The topic of athletics is no different. The media (often prematurely) release stories that will rile up a fan base. Once the fan base is riled up, they then report on the discontent of the fan base. In cases where the stories prove false, or not as severe as initially thought, the media follow up with “maybe everyone’s looking at this topic in the wrong light after all. The person or team in question isn’t an evil wrong-doer, despite ‘public perception’.”
For example, the media took Rich Rodriguez’ comments on the QB situation and ran with it, concluding we will certainly have three QBs, and a few analysts even added that we are doomed.
They also questioned Michigan’s culture and character:
- Feagin situation gets viewed as a Rich Rodriguez error in judgment.
- Players are transferring because RR is pushing them out.
- Most recent allegations of violating NCAA’s practice policies.
The media then report on how upset the fan base is, how things aren’t going so well at Michigan. Personally, Rich Rodriguez hasn’t given me a reason to question the direction of Michigan football. In fact, it’s quite the contrary. I’m very happy with the direction. GPAs are higher than they were before he got here, the kids looks happy, and they’re doing great work in the community.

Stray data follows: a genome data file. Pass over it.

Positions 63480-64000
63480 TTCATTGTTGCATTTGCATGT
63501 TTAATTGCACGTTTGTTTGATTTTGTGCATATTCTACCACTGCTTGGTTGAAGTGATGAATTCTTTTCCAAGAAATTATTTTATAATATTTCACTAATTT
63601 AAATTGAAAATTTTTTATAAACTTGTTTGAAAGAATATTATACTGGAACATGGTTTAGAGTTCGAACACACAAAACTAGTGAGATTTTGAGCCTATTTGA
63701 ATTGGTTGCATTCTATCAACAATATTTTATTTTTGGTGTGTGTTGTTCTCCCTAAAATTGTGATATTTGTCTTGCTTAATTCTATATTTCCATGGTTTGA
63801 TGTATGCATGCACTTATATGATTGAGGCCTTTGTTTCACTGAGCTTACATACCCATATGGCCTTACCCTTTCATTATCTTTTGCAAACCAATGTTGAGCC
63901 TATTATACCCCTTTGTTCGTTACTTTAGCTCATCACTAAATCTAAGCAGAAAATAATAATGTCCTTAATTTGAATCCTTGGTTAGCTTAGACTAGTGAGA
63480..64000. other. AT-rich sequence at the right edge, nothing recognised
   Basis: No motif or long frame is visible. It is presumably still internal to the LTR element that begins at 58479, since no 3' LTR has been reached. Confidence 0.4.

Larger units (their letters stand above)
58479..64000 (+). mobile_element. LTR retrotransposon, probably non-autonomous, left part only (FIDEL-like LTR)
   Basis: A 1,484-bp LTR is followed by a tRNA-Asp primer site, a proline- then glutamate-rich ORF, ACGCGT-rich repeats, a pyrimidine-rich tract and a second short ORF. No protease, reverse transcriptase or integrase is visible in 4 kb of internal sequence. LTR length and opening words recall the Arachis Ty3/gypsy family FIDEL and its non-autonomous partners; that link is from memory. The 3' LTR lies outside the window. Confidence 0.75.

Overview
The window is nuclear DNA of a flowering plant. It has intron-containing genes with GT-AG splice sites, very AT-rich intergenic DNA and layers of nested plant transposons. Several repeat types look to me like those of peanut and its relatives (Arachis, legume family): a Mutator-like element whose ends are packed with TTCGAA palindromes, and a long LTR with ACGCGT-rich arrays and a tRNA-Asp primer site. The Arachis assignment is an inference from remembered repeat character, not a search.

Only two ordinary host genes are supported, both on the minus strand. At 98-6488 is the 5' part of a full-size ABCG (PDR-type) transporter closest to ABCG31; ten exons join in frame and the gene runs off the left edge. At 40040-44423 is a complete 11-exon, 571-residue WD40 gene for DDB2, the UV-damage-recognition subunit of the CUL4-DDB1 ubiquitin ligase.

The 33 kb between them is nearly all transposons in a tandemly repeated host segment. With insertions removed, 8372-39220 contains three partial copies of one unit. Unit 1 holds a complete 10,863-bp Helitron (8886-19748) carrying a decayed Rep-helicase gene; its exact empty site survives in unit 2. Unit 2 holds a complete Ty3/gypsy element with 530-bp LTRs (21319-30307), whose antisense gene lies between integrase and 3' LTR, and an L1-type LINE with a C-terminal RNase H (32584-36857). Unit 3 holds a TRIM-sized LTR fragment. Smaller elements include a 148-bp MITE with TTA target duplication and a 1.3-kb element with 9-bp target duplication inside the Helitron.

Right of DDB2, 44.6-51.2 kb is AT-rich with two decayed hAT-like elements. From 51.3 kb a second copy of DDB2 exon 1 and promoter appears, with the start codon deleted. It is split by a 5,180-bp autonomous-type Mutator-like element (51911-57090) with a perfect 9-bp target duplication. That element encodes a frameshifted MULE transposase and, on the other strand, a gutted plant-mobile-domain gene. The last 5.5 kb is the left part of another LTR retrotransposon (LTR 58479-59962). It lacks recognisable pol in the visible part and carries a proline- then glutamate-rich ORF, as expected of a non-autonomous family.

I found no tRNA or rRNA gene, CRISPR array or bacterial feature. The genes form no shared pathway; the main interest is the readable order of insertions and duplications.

Winning? Last year
was difficult, but I saw glimpses of what will be. I look forward to improvement this
season. And I especially look forward to
the years of dominance to come. One
thing that has never changed, is the integrity of the Michigan football program. I trust and believe in Rich Rodriguez, and he
has done nothing yet to lose my trust.
Again, while I don’t have insider exposure to the program, I
have learned a lot more about the program from places like mgoblog. Unfortunately, the average Michigan
fan doesn’t spend as much time reading about Michigan athletics outside of the confines
of ESPN, SI, CBS Sports, etc. They don’t
see the more complete portrait of Michigan
One thing I’m almost certain of, is when Michigan is cleared from all this, and Michigan is playing respectable football, with a solid record (somewhere in the mid-season) ESPN will have a segment on RR and how he managed to keep his team focused despite all the “negative attention” Michigan’s received. ESPN will then prove to be the hero that helps clear Michigan’s perception and Rich Rodriguez’ image. Whew, thanks College Game Day!